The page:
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USB 4.0 vs. Thunderbolt 4.0: What's The Difference?
USB 4 and Thunderbolt 4 represent the latest in high-speed peripheral connections. Both offer fantastic features, but they aren’t exactly the same thing despite being hard to tell apart.
So let’s break down the most important differences between these two standards to make sure you know which is right for you.
Both Use The Same Connector
Both standards use the USB-C connector and any USB-C or Thunderbolt device using USB-C will work if you plug it into a USB 4 port. In most cases, the reverse should be true, but some USB 4 devices may not work when plugged into, for example, a purely Thunderbolt 3 port. It’s best to simply check the product’s description to make sure it lists both Thunderbolt 4 and USB 4 officially before you make a purchase.Bandwidth Is (Almost) The Same
Thunderbolt 4 has a maximum throughput of 40Gbps in either direction simultaneously. It’s compatible with the PCIe, DisplayPort, and USB 4 protocols. One difference between Thunderbolt 4 and 3, is that Thunderbolt 4 requires a minimum of 32Gbps be available for PCIe. This means you can expect consistent performance from devices such as eGPUs, as long as you’re using Thunderbolt 4. However, there seems to be a performance difference between using the Thunderbolt controller integrated into the CPU and one integrated into the motherboard chipset.
USB 4 also offers 40Gbps of bidirectional bandwidth, but it has a neat trick where it can send an 80Gbps signal to a DisplayPort 2.0 monitor since information only has to flow in one direction. One important difference between USB 4 and Thunderbolt 4 devices is that not every USB 4 device will make full use of the 40Gbps bandwidth. Devices are marked with a “20” or “40” to indicate whether they use half or all of the bandwidth. That’s important if you buy an external SSD or other bandwidth-hungry devices.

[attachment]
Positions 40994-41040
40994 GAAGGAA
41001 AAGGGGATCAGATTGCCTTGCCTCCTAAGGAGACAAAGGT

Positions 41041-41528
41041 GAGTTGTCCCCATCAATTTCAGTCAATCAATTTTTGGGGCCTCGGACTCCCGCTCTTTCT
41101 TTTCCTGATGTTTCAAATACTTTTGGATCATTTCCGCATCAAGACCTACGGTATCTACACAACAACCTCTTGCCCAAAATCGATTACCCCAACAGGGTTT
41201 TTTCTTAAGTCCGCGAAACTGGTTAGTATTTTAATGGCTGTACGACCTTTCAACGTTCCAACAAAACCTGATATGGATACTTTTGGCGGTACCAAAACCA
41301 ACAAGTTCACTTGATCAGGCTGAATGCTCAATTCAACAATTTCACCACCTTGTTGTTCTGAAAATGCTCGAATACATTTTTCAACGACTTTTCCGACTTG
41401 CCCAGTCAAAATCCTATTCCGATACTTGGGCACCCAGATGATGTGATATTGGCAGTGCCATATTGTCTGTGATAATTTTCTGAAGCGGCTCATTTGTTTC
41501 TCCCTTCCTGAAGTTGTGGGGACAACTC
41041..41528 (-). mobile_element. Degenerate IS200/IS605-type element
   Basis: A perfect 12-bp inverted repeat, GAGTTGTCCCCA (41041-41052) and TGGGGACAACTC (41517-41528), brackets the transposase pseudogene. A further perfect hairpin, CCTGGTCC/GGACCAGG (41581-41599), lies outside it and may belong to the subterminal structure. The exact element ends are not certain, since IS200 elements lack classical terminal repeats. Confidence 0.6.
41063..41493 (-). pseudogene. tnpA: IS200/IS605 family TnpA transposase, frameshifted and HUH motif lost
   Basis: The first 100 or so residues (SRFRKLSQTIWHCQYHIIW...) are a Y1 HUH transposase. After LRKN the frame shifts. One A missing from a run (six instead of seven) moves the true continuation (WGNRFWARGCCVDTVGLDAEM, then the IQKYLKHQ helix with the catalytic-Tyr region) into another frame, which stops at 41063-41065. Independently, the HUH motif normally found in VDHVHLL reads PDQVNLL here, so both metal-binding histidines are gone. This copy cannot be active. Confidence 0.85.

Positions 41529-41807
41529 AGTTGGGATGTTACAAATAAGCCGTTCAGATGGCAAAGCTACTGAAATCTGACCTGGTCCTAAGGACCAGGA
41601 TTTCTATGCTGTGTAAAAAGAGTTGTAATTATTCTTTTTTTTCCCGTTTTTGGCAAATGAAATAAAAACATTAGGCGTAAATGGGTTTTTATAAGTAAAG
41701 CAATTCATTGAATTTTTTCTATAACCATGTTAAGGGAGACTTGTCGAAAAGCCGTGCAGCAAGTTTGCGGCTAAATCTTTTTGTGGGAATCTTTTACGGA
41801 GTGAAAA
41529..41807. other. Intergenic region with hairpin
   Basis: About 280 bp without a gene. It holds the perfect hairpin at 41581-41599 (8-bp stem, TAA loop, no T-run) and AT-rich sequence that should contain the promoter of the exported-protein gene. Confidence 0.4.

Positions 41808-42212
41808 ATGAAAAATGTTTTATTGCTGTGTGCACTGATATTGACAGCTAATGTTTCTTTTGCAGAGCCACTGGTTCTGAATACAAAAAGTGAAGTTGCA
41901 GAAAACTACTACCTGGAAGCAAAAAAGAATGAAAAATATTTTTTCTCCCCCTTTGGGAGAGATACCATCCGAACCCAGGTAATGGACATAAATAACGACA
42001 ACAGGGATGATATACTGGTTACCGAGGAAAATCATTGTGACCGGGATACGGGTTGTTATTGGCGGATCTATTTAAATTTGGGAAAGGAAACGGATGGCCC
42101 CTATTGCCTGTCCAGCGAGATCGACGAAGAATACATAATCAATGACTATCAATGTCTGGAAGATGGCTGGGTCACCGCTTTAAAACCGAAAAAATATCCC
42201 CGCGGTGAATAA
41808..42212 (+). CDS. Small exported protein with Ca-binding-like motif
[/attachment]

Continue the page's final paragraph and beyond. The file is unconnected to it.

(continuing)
Another important difference between USB 4 and Thunderbolt 4 is that USB 4 only supports its maximum speed on cables up to 1 meter (3.28ft) while Thunderbolt 4 can sustain it at twice that length.
USB 4 offers a minimum of 7.5W, and Thunderbolt 4 offers a minimum of 15W. This means that devices like smartphones or cameras may charge twice as fast at least. Both standards can supply power up to 100W at the manufacturer’s discretion. For example, this is great for those who use eGPUs since your ultrabook can be powered by a single cable while docked to the eGPU.
USB 4 Features Are Often Optional
While it seems that USB 4 will give you everything that Thunderbolt 4 does, there’s a rather large catch. Unlike the Thunderbolt 4 standard that mandates its features as minimum requirements for certification, USB 4 makes most of its features optional for manufacturers.
There’s no testing required for certification, so expect some implementations to be less reliable than they should be, but that’s always been the case with USB. The minimum requirements for USB 4 are 20Gbps, support for a single 4K display, and 7.5W of power.
In other words, before you buy a computer with USB 4, pay close attention to which features are included in that model. Thunderbolt 4 has double the minimum requirements of USB 4, so you’ll get 40Gbps, dual 4K display support, and 15W of power.
Which To Choose?
When you have the choice, we’d say that Thunderbolt 4 is the better choice in almost every situation. You’re guaranteed maximum bandwidth, more power, and it’s fully compatible with USB 4 devices. The only time when USB 4 is an acceptable choice is if you’re getting all the optional features you want, or you’re happy with the lower bandwidth limits on cheaper implementations as a way to save some money.